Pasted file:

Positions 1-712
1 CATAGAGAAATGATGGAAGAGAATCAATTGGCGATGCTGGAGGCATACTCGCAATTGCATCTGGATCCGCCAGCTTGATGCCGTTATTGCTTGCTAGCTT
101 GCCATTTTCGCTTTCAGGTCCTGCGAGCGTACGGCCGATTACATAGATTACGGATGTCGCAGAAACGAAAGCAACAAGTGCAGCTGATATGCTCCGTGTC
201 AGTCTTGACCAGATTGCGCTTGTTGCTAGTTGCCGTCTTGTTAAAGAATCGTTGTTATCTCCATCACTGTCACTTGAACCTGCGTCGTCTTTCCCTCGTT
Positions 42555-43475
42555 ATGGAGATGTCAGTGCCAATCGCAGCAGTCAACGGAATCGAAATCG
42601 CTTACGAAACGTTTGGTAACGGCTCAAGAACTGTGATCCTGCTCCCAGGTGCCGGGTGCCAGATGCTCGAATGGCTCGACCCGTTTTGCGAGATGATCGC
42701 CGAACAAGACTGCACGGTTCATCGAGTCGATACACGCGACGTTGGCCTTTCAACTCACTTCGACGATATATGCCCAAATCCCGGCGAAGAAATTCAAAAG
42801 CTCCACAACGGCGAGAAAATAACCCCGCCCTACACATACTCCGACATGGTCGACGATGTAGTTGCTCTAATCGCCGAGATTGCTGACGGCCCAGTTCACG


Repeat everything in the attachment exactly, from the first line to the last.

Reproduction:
Positions 1-712
1 CATAGAGAAATGATGGAAGAGAATCAATTGGCGATGCTGGAGGCATACTCGCAATTGCATCTGGATCCGCCAGCTTGATGCCGTTATTGCTTGCTAGCTT
101 GCCATTTTCGCTTTCAGGTCCTGCGAGCGTACGGCCGATTACATAGATTACGGATGTCGCAGAAACGAAAGCAACAAGTGCAGCTGATATGCTCCGTGTC
201 AGTCTTGACCAGATTGCGCTTGTTGCTAGTTGCCGTCTTGTTAAAGAATCGTTGTTATCTCCATCACTGTCACTTGAACCTGCGTCGTCTTTCCCTCGTT
Positions 42555-43475
42555 ATGGAGATGTCAGTGCCAATCGCAGCAGTCAACGGAATCGAAATCG
42601 CTTACGAAACGTTTGGTAACGGCTCAAGAACTGTGATCCTGCTCCCAGGTGCCGGGTGCCAGATGCTCGAATGGCTCGACCCGTTTTGCGAGATGATCGC
42701 CGAACAAGACTGCACGGTTCATCGAGTCGATACACGCGACGTTGGCCTTTCAACTCACTTCGACGATATATGCCCAAATCCCGGCGAAGAAATTCAAAAG
42801 CTCCACAACGGCGAGAAAATAACCCCGCCCTACACATACTCCGACATGGTCGACGATGTAGTTGCTCTAATCGCCGAGATTGCTGACGGCCCAGTTCACG